After.

Keeper? It’s really tempting to idle, dribbling and glaze-eyed, in passenger mode forever when you’re in the company of a shit-hot driver. I blame VicRoads and their lack of encouragement.

DAY 233: Having a go on a glider

21 Apr

WE’RE tooling around the Grampians, finding our every route thwarted by recent flooding, when we pass a field with two gliders and a tug plane lined up in a row.

“Let’s ask them to give you a ride,” yells the bush pirate, over the roar of his trusty ute.

By some curious coincidence, getting in a glider has always been fairly near the top of my “I’m never doing that” list – just below hang-gliding. I pretend not to hear at first, then protest that they won’t want me dorking around, but by the time we reach the third bend in the road, we’re pulling a u-ey and heading back. It’s shockingly easy to twist my arm.

Looks perfectly safe.

No sooner have we pulled up than glider bloke Brian is agreeing I should go for a whirl, and signs me up as a member. What luck. I’m strapped in to the featherweight fuselage.

“How do you get down?” I ask the man who’s walking me through the various knobs and dials around my knees.

“Awkwardly,” he hoots. “Oh, and don’t touch this red lever – it jettisons the towrope, which can be really embarrassing. And this yellow one ejects the canopy. Best not touch that, either.”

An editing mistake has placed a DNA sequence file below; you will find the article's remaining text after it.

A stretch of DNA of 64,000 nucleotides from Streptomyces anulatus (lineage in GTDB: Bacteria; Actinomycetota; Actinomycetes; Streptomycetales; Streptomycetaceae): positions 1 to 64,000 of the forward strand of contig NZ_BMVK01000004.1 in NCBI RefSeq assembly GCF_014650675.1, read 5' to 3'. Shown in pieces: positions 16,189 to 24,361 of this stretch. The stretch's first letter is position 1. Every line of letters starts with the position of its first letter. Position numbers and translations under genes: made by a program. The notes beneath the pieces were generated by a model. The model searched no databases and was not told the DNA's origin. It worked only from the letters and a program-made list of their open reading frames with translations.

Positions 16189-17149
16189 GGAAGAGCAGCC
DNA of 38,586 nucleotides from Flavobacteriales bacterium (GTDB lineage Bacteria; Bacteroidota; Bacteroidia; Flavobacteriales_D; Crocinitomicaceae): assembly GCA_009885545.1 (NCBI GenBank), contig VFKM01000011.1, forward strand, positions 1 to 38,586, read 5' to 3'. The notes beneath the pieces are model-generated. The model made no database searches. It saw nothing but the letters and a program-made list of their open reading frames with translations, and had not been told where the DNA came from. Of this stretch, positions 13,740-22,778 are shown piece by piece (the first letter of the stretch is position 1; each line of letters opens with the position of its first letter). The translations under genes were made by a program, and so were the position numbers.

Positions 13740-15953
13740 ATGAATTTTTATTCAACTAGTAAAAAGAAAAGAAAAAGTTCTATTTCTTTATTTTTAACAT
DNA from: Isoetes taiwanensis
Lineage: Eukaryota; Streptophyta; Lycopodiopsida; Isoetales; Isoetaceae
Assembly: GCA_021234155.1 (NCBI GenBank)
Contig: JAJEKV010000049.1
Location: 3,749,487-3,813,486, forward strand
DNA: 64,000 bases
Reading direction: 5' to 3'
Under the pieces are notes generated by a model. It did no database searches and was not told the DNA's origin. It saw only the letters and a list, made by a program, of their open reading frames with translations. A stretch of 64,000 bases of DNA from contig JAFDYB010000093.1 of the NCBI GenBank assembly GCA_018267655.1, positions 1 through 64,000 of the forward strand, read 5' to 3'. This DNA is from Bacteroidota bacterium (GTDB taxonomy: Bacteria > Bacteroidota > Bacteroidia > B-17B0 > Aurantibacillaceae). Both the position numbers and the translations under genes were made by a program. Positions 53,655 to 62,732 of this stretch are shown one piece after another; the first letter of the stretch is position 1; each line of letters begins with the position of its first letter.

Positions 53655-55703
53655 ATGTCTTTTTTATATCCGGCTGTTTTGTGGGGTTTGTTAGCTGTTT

John is my copilot, and he’s got decades of flying experience, having served in the air force. On several occasions he likens the humble glider to a Porsche in terms of control – which might be his way of admitting he’s driven a Porsche – and insists it’s as maneuverable as a fighter jet; capable of all sorts of acrobatics.

“It’s too rough out here,” crackles someone on the radio, which no one but me seems to be alarmed at. We’re connected to the jolly yellow tug plane by a very low-tech looking rope, then yanked off into the air, surprisingly smoothly.

As the tug plane climbs in front of us like a bandy-legged goose, we hit pockets of air and I cling on to the only thing that isn’t a deadly lever – the little map pocket. John keeps up the bedside manner to make me feel better, but once he releases the towrope we careen off to the right before correcting. We’re much higher than I’d expected, and a few times we have to lurch off at speed to avoid the other glider, which is looping the loop and generally fannying around in a reckless manner. John lets me have a go at steering – there are dual controls – and we stay up for around 20 minutes; enough for my mouth to dry out, but not enough to be sick.

The landing is smooth as butter, thanks to the wee wheels beneath the glider that you can’t see. We touch down and follow the narrow crevice in the grass of previous gliders with total accuracy.

Keeper? Probably not about to become a regular, but I love hearing nerdish enthusiasts talk about their obsessions. Love it.

DAY 216: Mini GP go-karting

4 Apr